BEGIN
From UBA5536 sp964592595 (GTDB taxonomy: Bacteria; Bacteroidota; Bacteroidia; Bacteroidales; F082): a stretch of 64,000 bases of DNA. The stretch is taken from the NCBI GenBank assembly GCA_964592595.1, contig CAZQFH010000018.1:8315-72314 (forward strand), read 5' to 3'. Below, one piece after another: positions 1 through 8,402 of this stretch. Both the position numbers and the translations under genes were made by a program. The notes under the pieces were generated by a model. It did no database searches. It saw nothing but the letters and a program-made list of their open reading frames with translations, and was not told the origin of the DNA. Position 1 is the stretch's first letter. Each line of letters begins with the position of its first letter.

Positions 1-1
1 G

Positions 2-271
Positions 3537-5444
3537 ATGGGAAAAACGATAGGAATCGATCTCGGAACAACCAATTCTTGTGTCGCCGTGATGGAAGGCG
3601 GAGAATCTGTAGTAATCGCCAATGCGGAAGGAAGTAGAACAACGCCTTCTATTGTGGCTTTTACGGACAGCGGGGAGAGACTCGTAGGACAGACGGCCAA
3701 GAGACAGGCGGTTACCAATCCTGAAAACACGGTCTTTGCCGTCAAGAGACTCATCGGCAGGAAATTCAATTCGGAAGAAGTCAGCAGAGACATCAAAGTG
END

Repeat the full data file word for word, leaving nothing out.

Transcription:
From UBA5536 sp964592595 (GTDB taxonomy: Bacteria; Bacteroidota; Bacteroidia; Bacteroidales; F082): a stretch of 64,000 bases of DNA. The stretch is taken from the NCBI GenBank assembly GCA_964592595.1, contig CAZQFH010000018.1:8315-72314 (forward strand), read 5' to 3'. Below, one piece after another: positions 1 through 8,402 of this stretch. Both the position numbers and the translations under genes were made by a program. The notes under the pieces were generated by a model. It did no database searches. It saw nothing but the letters and a program-made list of their open reading frames with translations, and was not told the origin of the DNA. Position 1 is the stretch's first letter. Each line of letters begins with the position of its first letter.

Positions 1-1
1 G

Positions 2-271
Positions 3537-5444
3537 ATGGGAAAAACGATAGGAATCGATCTCGGAACAACCAATTCTTGTGTCGCCGTGATGGAAGGCG
3601 GAGAATCTGTAGTAATCGCCAATGCGGAAGGAAGTAGAACAACGCCTTCTATTGTGGCTTTTACGGACAGCGGGGAGAGACTCGTAGGACAGACGGCCAA
3701 GAGACAGGCGGTTACCAATCCTGAAAACACGGTCTTTGCCGTCAAGAGACTCATCGGCAGGAAATTCAATTCGGAAGAAGTCAGCAGAGACATCAAAGTG